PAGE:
This historic book may have numerous typos and missing text.
Purchasers can download a free scanned copy of the original book
(without typos) from the publisher. Not indexed. Not illustrated.
1859 Excerpt: ...production of the soil, at the lowest minimum
price of production. And if it was not for the foreign demand,
prices would become entirely nominal--produce would either rot in
the granaries of the country, or, what is still more probable, the
process of production would cease altogether. Who does not see the
wide-spread ruin which would desolate the land? From an extract
taken from a merchant's books in Philadelphia, claiming and
receiving unqualified confidence, flour and wheat commanded a much
higher price in 1771, '2, '3, than now; wheat then sold for one
dollar the bushel, and flour for seven dollars the barrel; and yet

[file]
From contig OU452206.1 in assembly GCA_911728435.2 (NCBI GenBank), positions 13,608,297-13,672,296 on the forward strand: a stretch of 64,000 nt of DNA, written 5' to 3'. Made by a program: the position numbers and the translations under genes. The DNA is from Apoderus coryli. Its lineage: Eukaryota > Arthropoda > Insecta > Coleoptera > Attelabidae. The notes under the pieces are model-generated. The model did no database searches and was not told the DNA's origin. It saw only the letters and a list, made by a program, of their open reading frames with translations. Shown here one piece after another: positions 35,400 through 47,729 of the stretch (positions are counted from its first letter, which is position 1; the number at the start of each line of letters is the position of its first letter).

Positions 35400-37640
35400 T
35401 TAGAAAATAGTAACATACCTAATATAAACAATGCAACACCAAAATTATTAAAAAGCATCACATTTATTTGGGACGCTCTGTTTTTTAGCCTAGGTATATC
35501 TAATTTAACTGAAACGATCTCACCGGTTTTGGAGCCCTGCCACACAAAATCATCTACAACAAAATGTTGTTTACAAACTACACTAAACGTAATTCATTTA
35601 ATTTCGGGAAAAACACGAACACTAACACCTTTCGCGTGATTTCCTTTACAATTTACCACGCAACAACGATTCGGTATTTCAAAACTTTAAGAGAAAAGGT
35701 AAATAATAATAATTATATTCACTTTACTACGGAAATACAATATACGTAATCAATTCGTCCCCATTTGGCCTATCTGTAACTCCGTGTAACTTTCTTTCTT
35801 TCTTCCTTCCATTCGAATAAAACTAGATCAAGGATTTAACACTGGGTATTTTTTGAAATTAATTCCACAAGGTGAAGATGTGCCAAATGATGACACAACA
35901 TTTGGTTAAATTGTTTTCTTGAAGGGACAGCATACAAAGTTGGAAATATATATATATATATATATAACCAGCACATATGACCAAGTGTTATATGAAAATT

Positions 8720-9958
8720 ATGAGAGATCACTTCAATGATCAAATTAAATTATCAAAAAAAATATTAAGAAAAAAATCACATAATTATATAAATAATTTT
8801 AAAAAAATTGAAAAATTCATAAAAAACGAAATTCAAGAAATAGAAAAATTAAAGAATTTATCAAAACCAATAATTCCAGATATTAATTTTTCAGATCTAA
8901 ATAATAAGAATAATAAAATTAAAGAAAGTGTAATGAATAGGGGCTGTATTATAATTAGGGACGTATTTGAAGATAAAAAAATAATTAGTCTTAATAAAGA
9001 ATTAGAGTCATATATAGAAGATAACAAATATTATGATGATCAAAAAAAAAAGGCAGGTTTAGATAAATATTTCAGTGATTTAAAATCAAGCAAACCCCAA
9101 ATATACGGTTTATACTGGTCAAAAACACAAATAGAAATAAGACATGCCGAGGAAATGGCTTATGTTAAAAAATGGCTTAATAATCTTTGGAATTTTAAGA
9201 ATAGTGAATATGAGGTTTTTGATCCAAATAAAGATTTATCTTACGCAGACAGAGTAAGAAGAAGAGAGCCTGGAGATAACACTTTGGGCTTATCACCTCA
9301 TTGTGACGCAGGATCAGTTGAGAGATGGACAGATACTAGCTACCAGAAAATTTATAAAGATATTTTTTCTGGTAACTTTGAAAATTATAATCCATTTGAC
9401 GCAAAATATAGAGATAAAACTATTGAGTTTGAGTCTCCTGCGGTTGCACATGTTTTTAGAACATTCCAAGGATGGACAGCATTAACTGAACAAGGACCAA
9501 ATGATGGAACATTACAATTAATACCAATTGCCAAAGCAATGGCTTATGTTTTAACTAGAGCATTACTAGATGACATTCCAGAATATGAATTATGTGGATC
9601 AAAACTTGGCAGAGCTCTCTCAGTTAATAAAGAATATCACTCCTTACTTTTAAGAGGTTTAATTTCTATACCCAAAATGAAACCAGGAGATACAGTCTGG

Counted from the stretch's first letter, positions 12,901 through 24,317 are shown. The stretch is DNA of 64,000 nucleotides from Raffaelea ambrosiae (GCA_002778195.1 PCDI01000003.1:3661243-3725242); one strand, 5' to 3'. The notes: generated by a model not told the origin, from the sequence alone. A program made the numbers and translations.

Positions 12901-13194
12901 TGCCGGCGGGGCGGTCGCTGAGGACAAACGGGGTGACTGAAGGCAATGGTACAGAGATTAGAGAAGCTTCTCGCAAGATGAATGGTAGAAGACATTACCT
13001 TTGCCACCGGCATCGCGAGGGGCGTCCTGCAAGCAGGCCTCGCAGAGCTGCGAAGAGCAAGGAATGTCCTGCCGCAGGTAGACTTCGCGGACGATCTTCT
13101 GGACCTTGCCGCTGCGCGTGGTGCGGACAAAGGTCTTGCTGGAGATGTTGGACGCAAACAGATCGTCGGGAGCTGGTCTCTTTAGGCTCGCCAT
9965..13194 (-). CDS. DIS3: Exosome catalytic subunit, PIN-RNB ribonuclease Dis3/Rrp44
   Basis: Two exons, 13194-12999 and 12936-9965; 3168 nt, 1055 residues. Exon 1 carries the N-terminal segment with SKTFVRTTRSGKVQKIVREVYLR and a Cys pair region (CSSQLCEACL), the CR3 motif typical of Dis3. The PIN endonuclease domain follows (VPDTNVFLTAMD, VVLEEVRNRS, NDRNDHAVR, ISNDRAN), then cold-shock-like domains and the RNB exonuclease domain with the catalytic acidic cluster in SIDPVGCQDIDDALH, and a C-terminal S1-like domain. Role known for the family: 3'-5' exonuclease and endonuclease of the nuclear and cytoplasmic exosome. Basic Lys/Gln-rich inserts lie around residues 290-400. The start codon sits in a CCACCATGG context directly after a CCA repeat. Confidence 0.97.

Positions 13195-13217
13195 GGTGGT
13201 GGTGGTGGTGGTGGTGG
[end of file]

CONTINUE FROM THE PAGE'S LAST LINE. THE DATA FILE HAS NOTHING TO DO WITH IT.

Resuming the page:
we are continually told of the great importance of the home market
created by the tariff. The corn planter and wheat grower understand
their interests in this respect somewhat better than they are
supposed to do, and so do the manufacturers of flour. They look
abroad for their important markets. The corn trade to South America
is carried on to a great extent. The millers in Richmond find, in
that country, an extensive, and, I have no doubt, a profitable
market for breadstuffs; and shipments are actively carried on in
the same direction from au parts of the United States. My honorable
friend from Massachusetts, who sits before me, (Mr. Silsbke, ) a
few years ago, inquired of me as to the prospect of procuring a
cargo of flour at Richmond, which he was desirous of ship ato South
America. The trade to Eng, notwithstanding her corn laws, is
extensively carried on. When the ports are occluded, the flour
shipped thither is placed in bond, and is sent to the different
markets of Europe, as they respectively hold out the prospect of
commercial advantage. Exchanges are thus beneficially made for
British fabrics. Canada also opens an extensive marke...
|Country of origin:
The Author of the Thirty Years' View
||246 x 189 x 38mm (L x W x T)
||Paperback - Trade
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